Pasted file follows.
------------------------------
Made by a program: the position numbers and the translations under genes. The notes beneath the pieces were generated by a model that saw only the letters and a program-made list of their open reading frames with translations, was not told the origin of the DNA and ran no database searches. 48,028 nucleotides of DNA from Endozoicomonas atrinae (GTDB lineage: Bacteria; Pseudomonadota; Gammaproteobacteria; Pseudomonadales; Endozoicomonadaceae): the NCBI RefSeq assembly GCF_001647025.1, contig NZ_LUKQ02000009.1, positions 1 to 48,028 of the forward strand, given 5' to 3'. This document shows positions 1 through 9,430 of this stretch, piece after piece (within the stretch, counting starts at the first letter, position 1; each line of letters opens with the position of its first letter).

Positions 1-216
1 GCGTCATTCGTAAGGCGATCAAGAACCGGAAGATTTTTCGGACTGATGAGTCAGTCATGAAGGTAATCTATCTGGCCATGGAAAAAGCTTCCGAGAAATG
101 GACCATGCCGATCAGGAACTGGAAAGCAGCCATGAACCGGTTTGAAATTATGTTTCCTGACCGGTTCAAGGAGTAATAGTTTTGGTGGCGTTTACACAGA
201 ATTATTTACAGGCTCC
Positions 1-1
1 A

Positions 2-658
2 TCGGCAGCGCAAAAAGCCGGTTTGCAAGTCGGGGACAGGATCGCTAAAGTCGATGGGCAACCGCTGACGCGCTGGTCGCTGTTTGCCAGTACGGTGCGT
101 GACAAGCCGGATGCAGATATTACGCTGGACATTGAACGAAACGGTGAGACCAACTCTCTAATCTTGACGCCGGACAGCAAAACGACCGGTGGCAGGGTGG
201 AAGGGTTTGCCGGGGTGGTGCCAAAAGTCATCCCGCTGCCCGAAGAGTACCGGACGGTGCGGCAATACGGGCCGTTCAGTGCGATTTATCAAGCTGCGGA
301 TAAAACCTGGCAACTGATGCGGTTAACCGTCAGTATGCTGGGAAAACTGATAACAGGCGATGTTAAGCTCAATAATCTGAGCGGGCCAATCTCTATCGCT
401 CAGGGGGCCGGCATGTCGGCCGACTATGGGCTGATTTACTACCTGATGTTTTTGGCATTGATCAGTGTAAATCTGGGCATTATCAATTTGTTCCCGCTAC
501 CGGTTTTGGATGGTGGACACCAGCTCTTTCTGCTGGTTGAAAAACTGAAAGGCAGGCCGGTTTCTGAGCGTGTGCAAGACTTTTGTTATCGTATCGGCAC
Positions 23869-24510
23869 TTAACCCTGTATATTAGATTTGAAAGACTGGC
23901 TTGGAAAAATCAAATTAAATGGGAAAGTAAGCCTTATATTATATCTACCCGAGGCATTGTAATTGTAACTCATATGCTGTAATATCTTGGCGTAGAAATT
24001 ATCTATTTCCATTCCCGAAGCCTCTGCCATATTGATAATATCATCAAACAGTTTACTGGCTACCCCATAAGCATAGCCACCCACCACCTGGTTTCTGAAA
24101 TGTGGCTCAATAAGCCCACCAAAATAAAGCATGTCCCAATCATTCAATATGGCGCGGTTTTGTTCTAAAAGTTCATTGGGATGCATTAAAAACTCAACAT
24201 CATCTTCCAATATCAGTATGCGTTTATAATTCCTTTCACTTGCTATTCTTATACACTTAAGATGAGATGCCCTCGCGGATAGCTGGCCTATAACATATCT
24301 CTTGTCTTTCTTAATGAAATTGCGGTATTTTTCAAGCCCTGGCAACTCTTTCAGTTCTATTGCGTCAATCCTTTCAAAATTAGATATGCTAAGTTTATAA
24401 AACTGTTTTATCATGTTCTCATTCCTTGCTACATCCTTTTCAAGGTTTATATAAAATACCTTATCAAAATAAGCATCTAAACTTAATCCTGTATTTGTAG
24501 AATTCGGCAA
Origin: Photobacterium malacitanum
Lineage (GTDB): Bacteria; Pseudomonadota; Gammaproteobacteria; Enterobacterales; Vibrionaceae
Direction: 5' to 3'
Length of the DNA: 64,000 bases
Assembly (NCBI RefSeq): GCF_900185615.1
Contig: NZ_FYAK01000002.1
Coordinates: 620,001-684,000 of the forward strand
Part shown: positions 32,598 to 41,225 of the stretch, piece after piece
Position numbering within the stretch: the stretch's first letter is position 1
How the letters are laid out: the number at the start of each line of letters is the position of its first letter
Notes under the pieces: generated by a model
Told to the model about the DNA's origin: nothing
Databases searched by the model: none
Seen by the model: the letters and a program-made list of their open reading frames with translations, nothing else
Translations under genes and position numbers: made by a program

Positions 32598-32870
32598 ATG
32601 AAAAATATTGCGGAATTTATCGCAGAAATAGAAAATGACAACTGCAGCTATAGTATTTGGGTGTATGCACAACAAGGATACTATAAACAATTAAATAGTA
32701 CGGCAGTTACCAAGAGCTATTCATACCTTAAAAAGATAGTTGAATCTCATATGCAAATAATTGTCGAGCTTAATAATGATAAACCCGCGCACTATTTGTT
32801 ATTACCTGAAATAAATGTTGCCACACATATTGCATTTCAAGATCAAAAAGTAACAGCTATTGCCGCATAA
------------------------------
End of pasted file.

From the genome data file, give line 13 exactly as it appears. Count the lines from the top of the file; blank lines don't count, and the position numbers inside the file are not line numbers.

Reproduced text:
401 CAGGGGGCCGGCATGTCGGCCGACTATGGGCTGATTTACTACCTGATGTTTTTGGCATTGATCAGTGTAAATCTGGGCATTATCAATTTGTTCCCGCTAC